A case on when employees can claim constructive dismissal arising out of stress at workl.
Ms Osborne resigned because of overwork, which led to a nervous breakdown. She claimed constructive dismissal. The tribunal implied a term that the employers would take reasonable action to avoid imposing a workload, or acquiescing in an employee's assumption of a workload, which would foreseably cause mental or physical injury. It found the term had been breached and awarded the maximum compensatory award for unfair dismissal.
The EAT overturned the employment tribunal in robust terms. It castigated the tribunal for 'manufacturing' an implied term which was designed to provide the means to achieve a predetermined conclusion (para. 40).
It stated that there is a general term implied into all contracts that an employer should take reasonable care for the safety of its employees. It then stated that to succeed in establishing breach of the term, an employee had to:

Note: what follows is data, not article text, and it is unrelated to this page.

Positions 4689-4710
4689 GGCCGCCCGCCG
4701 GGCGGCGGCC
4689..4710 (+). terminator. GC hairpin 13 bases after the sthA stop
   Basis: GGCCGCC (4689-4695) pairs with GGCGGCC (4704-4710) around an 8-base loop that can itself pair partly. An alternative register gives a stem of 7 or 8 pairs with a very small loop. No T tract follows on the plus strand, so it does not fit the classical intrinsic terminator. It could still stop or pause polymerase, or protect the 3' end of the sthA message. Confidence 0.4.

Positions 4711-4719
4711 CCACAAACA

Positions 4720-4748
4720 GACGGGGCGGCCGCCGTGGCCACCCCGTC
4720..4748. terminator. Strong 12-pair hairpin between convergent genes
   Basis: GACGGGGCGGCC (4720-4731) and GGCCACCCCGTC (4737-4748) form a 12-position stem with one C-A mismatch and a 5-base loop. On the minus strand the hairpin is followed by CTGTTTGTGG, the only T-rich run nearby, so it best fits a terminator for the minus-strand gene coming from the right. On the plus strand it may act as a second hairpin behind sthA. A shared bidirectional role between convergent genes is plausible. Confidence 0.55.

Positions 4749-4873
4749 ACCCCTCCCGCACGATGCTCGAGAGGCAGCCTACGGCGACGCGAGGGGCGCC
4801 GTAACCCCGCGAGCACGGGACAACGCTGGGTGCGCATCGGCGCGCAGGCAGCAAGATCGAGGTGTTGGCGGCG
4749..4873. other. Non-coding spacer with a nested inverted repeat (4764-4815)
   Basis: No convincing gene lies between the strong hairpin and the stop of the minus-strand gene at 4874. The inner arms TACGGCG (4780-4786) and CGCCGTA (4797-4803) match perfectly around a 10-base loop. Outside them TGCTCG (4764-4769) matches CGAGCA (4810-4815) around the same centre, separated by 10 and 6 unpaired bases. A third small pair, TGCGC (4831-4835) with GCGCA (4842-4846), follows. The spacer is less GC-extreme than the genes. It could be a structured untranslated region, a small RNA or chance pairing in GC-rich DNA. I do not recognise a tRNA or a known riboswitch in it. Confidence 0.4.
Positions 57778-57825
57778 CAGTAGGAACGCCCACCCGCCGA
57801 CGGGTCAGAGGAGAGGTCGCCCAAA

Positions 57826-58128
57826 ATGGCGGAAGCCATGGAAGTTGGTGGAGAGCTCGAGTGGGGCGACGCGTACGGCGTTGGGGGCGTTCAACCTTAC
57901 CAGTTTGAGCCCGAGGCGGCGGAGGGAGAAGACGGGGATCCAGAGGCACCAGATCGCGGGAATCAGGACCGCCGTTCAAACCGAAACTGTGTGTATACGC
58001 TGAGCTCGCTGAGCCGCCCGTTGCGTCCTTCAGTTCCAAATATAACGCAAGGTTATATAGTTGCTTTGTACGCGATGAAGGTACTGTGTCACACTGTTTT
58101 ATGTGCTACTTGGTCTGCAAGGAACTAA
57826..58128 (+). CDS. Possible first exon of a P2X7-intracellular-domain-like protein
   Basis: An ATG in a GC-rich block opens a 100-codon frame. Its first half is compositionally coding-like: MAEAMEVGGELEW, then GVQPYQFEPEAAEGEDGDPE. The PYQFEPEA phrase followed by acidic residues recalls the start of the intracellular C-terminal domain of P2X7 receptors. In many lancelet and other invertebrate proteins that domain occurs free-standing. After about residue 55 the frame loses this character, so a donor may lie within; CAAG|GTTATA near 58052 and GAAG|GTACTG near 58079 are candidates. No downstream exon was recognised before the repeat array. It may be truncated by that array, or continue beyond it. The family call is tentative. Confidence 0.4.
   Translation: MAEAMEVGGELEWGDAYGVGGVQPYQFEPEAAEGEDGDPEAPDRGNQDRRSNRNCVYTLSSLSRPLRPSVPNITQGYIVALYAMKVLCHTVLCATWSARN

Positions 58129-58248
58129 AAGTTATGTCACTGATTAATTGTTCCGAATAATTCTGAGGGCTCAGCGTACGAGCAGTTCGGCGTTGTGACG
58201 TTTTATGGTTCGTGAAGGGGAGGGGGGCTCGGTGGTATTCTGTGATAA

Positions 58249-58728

- (a) establish that the risk of injury was forseeable, in the same was is in civil claims (as in Sutherland v Hatton);
- (b) establish the employer was in breach of its duty (again, as in Sutherland v Hatton).
- (c) also establish the breach was a fundamental breach of the contract of employment.
Thus it is rendered even harder to claim constructive dismissal arising from stress in employment tribunals than it is to win a claim in the civil courts (para 48).
The EAT then spent time considering the nature of the signs of stress in the case, and concluded that there was insufficient to enable the employee to succeed under the common law principles in Sutherland v Hatton. The important aspect of the decision is an unequivocal determination that the high hurdles for establishing stress in the civil courts, as set out in Sutherland v Hatton, must also be met in constructive dismissal claims.